When a local government’s very existence depends on its citizens breaking the law — when fines from ordinance violations are written into city budgets for the upcoming year as a primary or even the main expected source of revenue — the relationship between the government and the governed is not one of public officials serving their constituents, but of preying off of them.When I was a cop, I knew my ticket money went to the city. Hell, I was happy to help Baltimore. But I never felt that my job depended on me fining residents.
When the primary mission of a police department isn’t to protect citizens but to extract money from them, and when the cops themselves don’t look like, live near or have much in common with the people from whom they’re extracting that money, you get cops who start to see the people they’re supposed to be serving not as citizens with rights, but as potential sources of revenue, as lawbreakers to be caught. The residents of these towns then see cops not as public servants drawn from their own community to enforce the laws and keep the peace, but as outsiders brought in to harass them, whose salaries are drawn from that harassment. The same goes for the judges and prosecutors, who also rarely live in the towns that employ them.
This isn’t as much about a police shooting as it is about the release of residual anger over an antagonistic system of governing that virtually requires its poorest citizens to live in misery and despair.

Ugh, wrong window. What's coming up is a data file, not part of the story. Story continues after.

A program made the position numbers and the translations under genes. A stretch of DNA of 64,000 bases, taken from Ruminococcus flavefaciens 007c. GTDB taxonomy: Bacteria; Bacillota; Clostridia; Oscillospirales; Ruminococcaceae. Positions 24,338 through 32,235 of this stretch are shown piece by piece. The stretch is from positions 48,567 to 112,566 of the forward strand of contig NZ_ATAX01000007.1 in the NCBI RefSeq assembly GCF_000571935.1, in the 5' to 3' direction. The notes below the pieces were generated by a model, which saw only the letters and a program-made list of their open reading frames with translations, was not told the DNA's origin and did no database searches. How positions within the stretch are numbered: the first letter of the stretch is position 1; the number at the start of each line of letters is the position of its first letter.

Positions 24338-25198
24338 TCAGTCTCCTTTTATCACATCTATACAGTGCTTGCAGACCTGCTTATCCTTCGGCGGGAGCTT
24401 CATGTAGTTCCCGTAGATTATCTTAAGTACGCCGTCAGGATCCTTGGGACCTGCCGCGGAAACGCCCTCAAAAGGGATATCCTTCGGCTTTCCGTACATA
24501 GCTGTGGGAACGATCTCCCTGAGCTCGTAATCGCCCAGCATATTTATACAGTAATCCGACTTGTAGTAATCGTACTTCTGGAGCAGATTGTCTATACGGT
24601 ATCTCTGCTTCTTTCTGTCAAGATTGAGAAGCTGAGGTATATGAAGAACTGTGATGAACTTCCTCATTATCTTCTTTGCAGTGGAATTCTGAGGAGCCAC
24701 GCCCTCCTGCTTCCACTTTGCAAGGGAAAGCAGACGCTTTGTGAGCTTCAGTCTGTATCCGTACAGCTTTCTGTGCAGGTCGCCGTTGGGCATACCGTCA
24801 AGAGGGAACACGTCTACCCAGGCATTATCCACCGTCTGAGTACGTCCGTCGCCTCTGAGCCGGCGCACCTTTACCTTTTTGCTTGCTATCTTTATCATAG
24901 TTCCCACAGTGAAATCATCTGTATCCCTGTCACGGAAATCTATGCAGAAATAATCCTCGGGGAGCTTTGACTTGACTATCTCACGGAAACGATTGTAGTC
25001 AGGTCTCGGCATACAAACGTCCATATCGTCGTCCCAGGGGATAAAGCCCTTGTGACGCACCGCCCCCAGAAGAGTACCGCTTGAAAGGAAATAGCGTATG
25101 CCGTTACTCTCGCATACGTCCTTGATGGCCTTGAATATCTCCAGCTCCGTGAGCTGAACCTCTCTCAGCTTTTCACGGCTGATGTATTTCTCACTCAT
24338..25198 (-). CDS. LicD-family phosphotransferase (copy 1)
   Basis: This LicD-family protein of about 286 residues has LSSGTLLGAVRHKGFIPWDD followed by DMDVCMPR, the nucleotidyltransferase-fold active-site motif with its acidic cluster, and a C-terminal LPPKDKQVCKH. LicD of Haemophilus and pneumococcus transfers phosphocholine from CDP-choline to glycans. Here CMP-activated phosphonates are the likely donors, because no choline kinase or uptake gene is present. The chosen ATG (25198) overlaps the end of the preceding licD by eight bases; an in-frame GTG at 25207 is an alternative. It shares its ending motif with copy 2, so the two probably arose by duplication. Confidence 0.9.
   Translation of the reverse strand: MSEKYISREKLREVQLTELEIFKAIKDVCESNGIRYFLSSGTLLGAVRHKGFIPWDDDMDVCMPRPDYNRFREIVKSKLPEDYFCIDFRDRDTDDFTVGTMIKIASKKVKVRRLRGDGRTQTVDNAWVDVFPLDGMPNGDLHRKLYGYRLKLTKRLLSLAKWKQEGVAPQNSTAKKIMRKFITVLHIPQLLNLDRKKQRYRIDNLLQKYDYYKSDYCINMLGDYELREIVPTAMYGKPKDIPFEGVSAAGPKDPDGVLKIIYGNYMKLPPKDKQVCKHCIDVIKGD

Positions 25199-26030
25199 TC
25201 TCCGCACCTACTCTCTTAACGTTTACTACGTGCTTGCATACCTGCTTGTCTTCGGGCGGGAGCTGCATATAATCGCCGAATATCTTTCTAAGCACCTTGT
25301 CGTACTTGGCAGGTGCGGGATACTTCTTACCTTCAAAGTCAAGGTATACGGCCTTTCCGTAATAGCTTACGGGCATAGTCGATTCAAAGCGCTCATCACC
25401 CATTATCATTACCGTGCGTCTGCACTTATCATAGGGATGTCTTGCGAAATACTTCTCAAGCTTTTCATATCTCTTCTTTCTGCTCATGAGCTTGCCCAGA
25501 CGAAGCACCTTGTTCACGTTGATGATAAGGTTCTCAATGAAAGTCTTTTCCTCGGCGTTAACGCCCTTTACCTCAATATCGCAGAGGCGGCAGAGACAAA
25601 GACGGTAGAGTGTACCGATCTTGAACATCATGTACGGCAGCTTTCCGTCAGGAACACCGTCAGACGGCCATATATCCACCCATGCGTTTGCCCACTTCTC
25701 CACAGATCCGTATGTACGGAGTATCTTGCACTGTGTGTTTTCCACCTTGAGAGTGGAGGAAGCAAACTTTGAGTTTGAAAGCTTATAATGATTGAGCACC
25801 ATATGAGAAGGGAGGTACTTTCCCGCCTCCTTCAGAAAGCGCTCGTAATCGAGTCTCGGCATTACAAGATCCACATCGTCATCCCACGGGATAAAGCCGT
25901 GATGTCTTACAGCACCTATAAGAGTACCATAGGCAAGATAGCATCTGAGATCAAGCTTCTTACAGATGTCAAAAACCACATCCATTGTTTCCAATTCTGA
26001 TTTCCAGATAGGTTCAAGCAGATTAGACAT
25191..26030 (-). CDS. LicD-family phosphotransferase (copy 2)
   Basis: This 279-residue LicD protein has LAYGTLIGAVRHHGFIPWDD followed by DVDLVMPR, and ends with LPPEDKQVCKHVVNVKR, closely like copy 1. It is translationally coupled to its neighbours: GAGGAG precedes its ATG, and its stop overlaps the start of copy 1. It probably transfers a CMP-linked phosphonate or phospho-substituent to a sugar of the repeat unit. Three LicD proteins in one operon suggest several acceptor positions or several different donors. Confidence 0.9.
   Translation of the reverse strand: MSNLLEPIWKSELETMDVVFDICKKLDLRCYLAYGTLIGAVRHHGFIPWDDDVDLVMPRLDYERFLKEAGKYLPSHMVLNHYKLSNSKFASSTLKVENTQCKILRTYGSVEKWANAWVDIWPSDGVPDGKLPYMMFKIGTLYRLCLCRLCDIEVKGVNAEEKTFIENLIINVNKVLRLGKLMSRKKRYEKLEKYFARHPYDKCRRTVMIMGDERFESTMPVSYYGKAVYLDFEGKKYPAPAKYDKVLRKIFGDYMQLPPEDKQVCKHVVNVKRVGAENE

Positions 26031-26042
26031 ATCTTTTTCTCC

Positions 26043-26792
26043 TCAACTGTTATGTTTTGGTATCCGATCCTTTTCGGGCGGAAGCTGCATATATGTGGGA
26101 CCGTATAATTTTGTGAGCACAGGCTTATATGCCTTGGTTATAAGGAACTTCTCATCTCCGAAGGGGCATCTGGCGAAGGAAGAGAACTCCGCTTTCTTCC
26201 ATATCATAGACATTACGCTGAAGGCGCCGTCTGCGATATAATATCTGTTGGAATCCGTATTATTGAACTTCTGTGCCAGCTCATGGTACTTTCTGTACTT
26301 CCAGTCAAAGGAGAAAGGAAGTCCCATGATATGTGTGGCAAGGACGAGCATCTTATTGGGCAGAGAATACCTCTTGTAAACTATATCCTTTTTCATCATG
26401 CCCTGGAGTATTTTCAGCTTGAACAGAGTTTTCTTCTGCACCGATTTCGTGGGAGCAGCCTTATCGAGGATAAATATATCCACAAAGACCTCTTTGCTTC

If Bel-Ridge wasn’t collecting the equivalent of $450 in fines each year for each of the town’s residents, the town of Bel-Ridge probably wouldn’t exist.
This is what St. Louis County government is built upon. And this is what needs to be changed.
New York City gets about $500 million annually from parking tickets, which is the biggest chunk of about $820 million overall in fines. New York's overall budget is about $70 billion. So we're talking one to two percent of the city's budget coming from fines. I don't know about court fees, but I doubt they're a money maker for the city.
I don't think a big-city perspective really gets at what is going on in these small towns where government seems to exist for the sole purpose of taking money from residents: "Pine Lawn, with an embattled mayor facing federal charges of steering towing jobs to a particular company, brought in close to 70 percent through its courts last year. At least four other St. Louis County municipalities — Beverly Hills, Bella Villa, Calverton Park and Cool Valley — all took in more than half their general revenue that way, according to reports submitted to the state." And "It's illegal: "The city of Bourbon was breaking state law. Under Missouri law, a city is only supposed to make 30 percent of its revenue off tickets."
Thirty, 40, 70 percent of budgets comes from fines and court fees? Mandatory private garbage collection? Per person occupancy permits? It sounds like a straight-up criminal racket, and one enforced by police and the courts.